Don’t use reward charts until you’ve read this!

Olivia Smith (NCCD Psychologist) shares her experience and thoughts about how to effectively use reward charts to help your kiddo…

As a paediatric psychologist, some of my caseload involves direct work with parents. Whether it be by life situation, temperament or a developmental difference- some children are more challenging to parent, and that’s okay! Sometimes parents feel they don’t have a good model to draw on from their own experience of being parented or had a vastly different upbringing to their partner. Other children present with behaviours that exceed their knowledge base and additional skills training is needed.

Reward charts are commonly used to encourage the occurrence of positive behaviours, be this in the home or school environment. Like most things in life however, preparation and implementation are key to success. I have worked with many parents who report having tried reward charts, and they haven’t worked; however, this is often due to a lack of planning or inconsistent implementation. Before you reach for the stickers and laminating machine, consider the following:

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  • It is important that your child is developmentally ready to understand the link between their behaviour, the ‘token’ (for example a sticker on a chart) and the eventual reward that they will ‘earn’. Children at earlier stages of development are not able to understand delayed gratification. Such children will quickly lose interest if getting that star on the chart does not immediately translate to something tangible for them.
  • Decide on a specific behaviour that the reward chart will track. It is important that this behaviour is something the child has the capacity to do, is clearly defined and is a ‘positive opposite’ of the problem behaviour. For example, if your child is always yelling when you ask them to finish on the iPad, your goal behaviour would not be ‘good behaviour’ or to ‘stop yelling’. It instead could be ‘to take three deep breaths when you are asked to stop using the iPad’.
  • Consider what is a reasonable timeframe for the chart to cover. For some children this may be receiving a token for every 2 minutes of playing appropriately with their sibling with the eventual reward earnt after 5 such occurrences- for others, this may be ‘saving’ tokens across the course of a month to ‘purchase’ a larger reward. We want to set children up for success, rather than creating goals that are impossible to achieve.
  • Determine suitable rewards based on different levels of achievement. Rewards do not necessarily need to cost money. They may instead be special privileges, like getting to choose what the family eats for dinner or watches on TV, or activities, such as going to the movies, getting to bake a cake or going to the park. They can also be access to a preferred item. For example, rather than a child having unrestricted access to an iPad, screen time may be dependent on having earnt a certain number of tokens that day.
  • Ensure that the reward is ‘valuable’ to the child- what their preferences are will change over time, hence it is important that rewards update accordingly.
  • Ensure that the token is applied to the chart immediately after the occurrence of the desired behaviour and that you give labelled, specific praise. For example, you may say “you spoke to your sister in a calm voice when you lost the game”, rather than just “good job”. A high-five or hug (if enjoyed by your child) also never goes astray!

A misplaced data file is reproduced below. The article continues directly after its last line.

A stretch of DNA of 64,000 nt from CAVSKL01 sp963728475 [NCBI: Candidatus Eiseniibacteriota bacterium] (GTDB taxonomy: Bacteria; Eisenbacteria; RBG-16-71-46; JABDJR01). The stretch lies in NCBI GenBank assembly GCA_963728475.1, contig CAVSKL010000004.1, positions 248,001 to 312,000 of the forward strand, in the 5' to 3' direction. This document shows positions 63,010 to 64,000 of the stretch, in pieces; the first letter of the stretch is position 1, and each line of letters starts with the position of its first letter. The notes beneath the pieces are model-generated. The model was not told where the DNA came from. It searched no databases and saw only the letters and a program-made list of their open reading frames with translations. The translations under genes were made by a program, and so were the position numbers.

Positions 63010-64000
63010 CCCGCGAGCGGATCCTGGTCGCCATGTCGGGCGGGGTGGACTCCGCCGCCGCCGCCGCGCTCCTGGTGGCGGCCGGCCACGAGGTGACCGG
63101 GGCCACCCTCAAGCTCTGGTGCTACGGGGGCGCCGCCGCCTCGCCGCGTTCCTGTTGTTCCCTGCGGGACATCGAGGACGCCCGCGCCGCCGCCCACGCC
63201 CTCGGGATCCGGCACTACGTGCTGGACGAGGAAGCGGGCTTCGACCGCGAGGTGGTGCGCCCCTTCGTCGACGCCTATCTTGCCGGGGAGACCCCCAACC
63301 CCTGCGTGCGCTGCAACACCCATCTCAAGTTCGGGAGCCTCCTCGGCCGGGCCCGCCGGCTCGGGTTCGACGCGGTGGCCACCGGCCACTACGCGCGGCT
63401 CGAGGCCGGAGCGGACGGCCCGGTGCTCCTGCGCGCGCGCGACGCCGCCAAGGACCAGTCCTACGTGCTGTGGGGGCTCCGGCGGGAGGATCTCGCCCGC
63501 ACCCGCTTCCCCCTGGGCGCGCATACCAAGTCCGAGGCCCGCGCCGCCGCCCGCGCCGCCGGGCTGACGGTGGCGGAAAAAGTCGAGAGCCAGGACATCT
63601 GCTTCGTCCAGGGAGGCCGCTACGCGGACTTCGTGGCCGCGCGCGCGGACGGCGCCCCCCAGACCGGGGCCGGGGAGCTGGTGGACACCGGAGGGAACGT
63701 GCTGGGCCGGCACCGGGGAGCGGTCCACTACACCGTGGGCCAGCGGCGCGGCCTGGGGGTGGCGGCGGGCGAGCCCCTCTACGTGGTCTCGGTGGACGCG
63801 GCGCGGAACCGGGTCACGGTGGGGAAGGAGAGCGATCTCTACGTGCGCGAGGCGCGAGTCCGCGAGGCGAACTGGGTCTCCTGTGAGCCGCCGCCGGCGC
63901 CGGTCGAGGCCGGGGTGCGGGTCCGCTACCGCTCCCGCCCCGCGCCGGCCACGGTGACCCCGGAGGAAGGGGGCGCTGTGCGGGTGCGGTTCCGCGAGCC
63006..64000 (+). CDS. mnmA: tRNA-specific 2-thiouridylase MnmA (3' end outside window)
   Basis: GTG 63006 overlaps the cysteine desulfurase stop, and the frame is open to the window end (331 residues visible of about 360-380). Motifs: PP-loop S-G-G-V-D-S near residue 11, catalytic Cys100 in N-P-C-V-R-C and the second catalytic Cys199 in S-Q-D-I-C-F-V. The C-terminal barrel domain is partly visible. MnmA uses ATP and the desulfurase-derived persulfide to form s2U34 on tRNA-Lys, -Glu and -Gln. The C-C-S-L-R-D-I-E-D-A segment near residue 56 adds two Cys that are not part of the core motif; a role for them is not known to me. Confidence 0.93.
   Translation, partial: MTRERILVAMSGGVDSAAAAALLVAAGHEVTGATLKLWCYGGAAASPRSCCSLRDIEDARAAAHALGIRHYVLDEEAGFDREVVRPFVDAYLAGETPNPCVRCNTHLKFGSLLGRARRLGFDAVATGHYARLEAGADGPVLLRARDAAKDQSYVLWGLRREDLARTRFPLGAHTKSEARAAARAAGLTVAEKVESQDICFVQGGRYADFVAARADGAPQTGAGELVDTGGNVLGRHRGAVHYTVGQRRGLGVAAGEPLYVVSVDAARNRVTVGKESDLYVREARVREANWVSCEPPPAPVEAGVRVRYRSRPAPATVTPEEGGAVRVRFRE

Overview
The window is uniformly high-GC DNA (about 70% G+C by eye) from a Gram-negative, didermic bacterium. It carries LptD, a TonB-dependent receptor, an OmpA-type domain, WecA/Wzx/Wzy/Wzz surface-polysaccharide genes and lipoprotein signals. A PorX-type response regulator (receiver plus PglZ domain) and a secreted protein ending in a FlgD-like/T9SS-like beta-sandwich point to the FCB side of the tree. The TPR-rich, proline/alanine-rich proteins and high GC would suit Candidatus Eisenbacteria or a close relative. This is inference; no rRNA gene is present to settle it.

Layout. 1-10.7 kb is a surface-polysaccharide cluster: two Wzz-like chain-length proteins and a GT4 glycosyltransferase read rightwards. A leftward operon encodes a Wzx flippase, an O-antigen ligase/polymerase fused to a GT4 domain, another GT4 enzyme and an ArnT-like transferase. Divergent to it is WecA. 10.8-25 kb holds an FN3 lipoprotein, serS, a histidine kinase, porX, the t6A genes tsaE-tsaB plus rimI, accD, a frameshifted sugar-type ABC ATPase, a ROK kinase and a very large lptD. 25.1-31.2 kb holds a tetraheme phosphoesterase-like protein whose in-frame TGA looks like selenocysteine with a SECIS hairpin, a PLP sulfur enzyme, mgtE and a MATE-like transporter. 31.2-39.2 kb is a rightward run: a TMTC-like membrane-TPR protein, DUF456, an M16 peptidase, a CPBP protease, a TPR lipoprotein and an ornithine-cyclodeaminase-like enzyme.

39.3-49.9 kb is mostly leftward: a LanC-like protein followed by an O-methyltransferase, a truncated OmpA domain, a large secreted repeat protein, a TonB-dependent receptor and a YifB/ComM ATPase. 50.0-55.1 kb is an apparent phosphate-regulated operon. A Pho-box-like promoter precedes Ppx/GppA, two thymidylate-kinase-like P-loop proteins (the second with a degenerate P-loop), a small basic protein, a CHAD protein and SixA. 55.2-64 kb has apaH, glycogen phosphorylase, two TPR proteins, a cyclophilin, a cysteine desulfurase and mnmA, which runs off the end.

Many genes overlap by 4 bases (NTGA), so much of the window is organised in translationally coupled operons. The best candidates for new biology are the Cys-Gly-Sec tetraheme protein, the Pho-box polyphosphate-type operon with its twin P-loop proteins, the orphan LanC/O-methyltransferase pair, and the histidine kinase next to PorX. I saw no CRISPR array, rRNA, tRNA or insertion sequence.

• Do not give tokens if the desired behaviour does not occur, as the child will quickly learn that they will get their reward anyway. Likewise, do not remove tokens- instead if the child does not engage in the desired behaviour, they do not earn a token at that time.
  • As the child becomes more consistent in exhibiting the appropriate behaviour, you can gradually change the goalposts so that they must exhibit the behaviour more often or frequently to earn the same reward. It is important that any changes be discussed with you child prior to being implemented. Ideally, we are working towards the reward chart becoming obsolete and the behaviour becoming a regular part of the child’s everyday life.
  • Finally, parents often express that they don’t want to ‘bribe’ their child to behave appropriately. However, reward charts and bribery are different- this is to do with when the reward is being offered. In a reward chart scenario, the link between the behaviour and the token is made clear to the child prior to any behaviour having taken place. In contrast, in a ‘bribery’ situation the child is usually already behaving inappropriately- and hence a negotiating situation takes place, which teaches the child that they should only comply if they ‘get’ something out of the situation. Timing is key.


Olivia Smith is a registered psychologist and is completing her registrar program in Educational and Developmental Psychology. Olivia is a strong believer in the importance of working collaboratively with families and other professionals to ensure a holistic approach to child wellbeing. She is passionate about advocating for and working with children presenting with anxiety and/or neurodiversity (e.g. ASD, ADHD and specific learning disorders) and their families. Olivia strives to make therapy sessions engaging, effective and applicable to everyday life, and views the relationship between child and therapist as key to success. Outside of her work at NCCD, Olivia works as a clinician in the area of early identification of autism in children (aged 12 to 36 months) at the Olga Tennison Autism Research Centre at La Trobe University.



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